China reacted angrily Thursday to the possibility of U.S. trade sanctions over copyright piracy and accused Washington of acting irrationally.
The U.S. government has given China until June 30 to resolve disputes over intellectual property rights or risk being named a priority country for investigations that could trigger trade sanctions.Lee Sands, a U.S. trade representative, held talks last week in Beijing but was not convinced that China has done enough to enforce laws protecting intellectual property rights.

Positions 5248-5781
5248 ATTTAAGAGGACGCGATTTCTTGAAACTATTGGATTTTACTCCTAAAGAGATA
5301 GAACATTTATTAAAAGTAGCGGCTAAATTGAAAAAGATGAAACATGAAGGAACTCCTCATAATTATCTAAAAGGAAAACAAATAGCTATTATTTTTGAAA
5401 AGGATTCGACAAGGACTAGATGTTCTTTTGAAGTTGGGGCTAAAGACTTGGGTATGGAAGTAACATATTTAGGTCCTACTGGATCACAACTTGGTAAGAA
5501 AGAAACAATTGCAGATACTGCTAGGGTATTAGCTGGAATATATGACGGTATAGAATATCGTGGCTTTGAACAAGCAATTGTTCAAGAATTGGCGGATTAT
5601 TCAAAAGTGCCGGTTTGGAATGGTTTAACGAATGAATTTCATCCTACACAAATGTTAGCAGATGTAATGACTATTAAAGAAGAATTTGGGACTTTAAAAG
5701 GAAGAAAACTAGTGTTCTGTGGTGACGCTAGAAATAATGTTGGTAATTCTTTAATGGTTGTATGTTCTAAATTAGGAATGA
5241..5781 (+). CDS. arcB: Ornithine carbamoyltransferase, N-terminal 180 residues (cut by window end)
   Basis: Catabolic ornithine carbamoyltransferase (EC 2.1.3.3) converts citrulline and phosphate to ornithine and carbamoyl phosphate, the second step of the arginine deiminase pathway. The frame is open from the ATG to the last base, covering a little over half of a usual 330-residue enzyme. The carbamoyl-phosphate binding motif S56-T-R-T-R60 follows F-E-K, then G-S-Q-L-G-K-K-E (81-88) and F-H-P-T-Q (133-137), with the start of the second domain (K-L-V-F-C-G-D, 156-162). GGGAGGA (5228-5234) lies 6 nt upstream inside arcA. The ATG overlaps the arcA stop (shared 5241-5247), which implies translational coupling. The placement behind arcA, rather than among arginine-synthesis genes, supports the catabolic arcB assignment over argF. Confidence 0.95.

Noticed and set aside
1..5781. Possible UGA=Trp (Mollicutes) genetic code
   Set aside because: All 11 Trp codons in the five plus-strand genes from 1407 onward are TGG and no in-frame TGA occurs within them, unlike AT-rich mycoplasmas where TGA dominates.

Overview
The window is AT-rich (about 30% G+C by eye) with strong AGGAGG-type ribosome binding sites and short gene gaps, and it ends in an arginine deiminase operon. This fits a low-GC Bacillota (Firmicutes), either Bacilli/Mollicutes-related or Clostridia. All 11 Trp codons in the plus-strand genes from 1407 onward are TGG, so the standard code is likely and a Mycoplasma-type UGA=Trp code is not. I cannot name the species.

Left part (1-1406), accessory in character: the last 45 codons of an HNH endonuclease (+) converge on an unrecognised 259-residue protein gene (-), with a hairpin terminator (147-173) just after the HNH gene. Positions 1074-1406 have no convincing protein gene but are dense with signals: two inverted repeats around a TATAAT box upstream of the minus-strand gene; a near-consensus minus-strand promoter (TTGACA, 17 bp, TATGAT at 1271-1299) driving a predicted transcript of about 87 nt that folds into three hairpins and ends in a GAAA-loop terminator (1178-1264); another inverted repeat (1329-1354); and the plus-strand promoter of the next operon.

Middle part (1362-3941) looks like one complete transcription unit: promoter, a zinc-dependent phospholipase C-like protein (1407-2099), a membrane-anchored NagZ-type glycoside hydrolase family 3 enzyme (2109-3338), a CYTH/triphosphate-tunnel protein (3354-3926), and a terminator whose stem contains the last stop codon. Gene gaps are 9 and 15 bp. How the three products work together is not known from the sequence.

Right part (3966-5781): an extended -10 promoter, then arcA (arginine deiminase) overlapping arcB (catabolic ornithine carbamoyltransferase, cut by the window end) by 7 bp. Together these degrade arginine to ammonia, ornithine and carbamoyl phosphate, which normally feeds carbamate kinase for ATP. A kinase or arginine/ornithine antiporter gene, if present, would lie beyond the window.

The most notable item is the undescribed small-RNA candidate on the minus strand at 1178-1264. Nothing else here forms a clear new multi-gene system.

Everything from fake designer jeans to pirated computer software are widely available in China. U.S. companies contend that copyright piracy in China cost them $800 million in lost sales last year.
But Chinese Foreign Ministry spokesman Shen Guofang said China "has done its upmost and has done a lot of work" to protect intellectual property rights.
"The U.S. government in disregard of these facts has put China in the name list of priority countries," Shen said.